Wednesday, October 14, 2015

The Cross of Ordinariness

A few years ago, D. A. Carson wrote a book entitled Memoirs of an Ordinary Pastor: The Life and Reflections of Tom Carson. Another book is ordinary for D. A. Carson, who has written more books than many people have read. But this was no ordinary book, not even for Carson. It was a book about his dad.

Now the truth is that we would have never known of Pastor Carson were it not for Doctor Carson. That’s because, by all human standards, Pastor Carson was just ordinary. He never pastored a big church. He didn’t publish a lot of books. He wasn’t even a full-time pastor for much of his ministry. He spent some of his latter years tenderly caring for his ailing wife. And then he died.

He was, in a word, ordinary.

He was, in two words, like me. And like you … just a guy you’ve never heard of, living somewhere you’ve never heard of, pastoring a church you’ve never heard of. And doing it without giving up. He was just ordinary.

In these days, it is easy to fall in love with big. It is easy to see the extraordinary pastors and measure ourselves against them. It is easy to get discouraged by their visible fruit. It is easy to wonder what they are doing that we aren’t. It is easy to listen to them preach and copy their style, or God forbid, even their messages. It is easy to dream about what could be, if only you had a little bit more of this or a little bit less of that.

Then, it is easy to despair when driving to your second job, wondering if you shouldn’t just pack it in, box up the books, and go dig ditches or sell widgets because you will never be whatever that other pastor is. It’s not that it’s too hard to be that. It’s that you can’t get there from here. Your gifts, your abilities, and your opportunities simply are not sufficient for that.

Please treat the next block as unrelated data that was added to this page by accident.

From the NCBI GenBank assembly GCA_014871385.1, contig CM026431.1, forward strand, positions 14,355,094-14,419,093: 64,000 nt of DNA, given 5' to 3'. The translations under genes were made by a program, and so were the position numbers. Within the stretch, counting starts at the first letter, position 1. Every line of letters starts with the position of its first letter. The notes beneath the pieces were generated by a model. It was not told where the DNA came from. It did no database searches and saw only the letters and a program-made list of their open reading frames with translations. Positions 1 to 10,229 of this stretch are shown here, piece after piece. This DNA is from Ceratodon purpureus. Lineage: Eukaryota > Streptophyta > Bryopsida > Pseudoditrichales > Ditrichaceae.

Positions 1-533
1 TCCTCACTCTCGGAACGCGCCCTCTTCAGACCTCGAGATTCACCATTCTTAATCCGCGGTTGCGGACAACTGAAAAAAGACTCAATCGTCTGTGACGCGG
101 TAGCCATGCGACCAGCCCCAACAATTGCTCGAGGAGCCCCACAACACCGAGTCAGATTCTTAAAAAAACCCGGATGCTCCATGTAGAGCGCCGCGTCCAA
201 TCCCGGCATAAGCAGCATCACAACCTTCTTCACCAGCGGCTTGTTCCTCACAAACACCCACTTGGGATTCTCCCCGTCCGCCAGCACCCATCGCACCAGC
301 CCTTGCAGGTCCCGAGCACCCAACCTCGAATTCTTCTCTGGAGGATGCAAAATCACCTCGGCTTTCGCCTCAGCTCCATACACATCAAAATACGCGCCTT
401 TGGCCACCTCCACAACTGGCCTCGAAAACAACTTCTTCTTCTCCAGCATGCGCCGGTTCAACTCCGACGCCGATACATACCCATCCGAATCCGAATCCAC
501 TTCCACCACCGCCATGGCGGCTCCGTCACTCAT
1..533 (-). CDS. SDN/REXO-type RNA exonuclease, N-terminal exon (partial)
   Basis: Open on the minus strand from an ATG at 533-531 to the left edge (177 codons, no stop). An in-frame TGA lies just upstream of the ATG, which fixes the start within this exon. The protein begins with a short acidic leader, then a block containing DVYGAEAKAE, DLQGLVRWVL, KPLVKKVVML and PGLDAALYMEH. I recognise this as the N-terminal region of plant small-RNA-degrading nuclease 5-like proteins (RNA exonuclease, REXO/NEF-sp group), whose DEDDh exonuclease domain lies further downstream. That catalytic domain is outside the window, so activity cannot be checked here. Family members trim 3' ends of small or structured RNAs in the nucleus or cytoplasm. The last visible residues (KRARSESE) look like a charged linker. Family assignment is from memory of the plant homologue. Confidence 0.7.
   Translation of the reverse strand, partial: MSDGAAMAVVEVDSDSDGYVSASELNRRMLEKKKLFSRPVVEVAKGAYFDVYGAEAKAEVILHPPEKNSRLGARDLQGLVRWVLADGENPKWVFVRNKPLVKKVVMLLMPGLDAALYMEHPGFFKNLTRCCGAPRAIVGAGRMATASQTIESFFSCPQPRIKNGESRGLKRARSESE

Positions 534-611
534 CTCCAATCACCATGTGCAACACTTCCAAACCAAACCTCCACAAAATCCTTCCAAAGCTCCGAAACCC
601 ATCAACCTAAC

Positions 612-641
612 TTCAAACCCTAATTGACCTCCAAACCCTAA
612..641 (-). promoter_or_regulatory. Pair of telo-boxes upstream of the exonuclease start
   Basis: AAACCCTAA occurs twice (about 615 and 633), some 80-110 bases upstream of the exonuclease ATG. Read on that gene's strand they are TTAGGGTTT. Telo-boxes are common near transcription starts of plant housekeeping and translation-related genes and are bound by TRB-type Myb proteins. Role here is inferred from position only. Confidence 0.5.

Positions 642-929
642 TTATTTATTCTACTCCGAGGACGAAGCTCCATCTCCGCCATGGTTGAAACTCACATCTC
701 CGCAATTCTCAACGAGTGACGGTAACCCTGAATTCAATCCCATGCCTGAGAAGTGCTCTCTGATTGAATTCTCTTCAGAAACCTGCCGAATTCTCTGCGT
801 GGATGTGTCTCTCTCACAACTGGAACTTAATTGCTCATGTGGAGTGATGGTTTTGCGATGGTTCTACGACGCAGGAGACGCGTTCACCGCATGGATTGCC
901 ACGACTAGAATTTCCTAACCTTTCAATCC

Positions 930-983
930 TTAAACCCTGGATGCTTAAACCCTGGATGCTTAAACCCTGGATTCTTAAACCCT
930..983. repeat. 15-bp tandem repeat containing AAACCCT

And so you resign yourself to being ordinary. And let’s face it: In a world driven by success, ordinary is hard.

This is where a reality check helps.

The reality is that most churches are less than one hundred people and they will never be bigger than that. In fact, tens of millions of Christians meet every week in assemblies that wouldn’t even move the needle in a megachurch. And these small churches are pastored by people whose name will never show up on a conference speaking list or an Amazon search result. They will never be known outside their small church. They even wear a name tag at their local pastor’s fellowship to remove the awkwardness of having to introduce themselves yet again to the same people who forgot them from last year.

And the reality is that that’s okay. Being ordinary is, well, ordinary. What’s extraordinary is someone who is okay with being ordinary.

You see, most us of will have to bear the cross of ordinariness. It will weigh heavy on us. It will threaten to do us in and drive us off. If we give it too much thought, we still stumble under its weight. We will seek for the next best method or the next best church. We will lay in bed in the dark and wonder with tears if we are wasting our life. We will get up on Sunday and put on a good face and summon the energy to preach from a heart weakened by ordinariness. We will go home on Sunday afternoon and sleep off the disappointment and try to forget we have to start all over tomorrow. We will drift through a football game tempted by the fast food commercials, not because we are hungry, but because we think “Would you like fries with that?” has a better chance of a yes than “Will you follow Jesus with us?” And let’s face it, hearing “no” is a lot easier to take when it is about French fries than it is when it is about Jesus.

The reality is that though the cross of ordinariness may stress us and alarm us, it need not kill us. You see, to some God has given ten talents, and to others five, and to others one. He does not judge the man with one talent by the same standards he judges the man with five or ten. He will judge us according to the talents he has given and the vineyard in which he planted us for this season, however long it might last.

And when this season is over, whether by being planted in another vineyard or by being planted in the ground to await the great resurrection day, he will judge us only by the gifts and calling he gave to us. He will not judge us by the calling he gave to someone else.

So, like Tom Carson, grow where you are planted. Serve in an extraordinarily ordinary way. And be content to let God keep the final score.

It’s doubtful your son will write a book about you. But that’s okay too. Just be encouraged by the book that Doctor Carson wrote about Pastor Carson.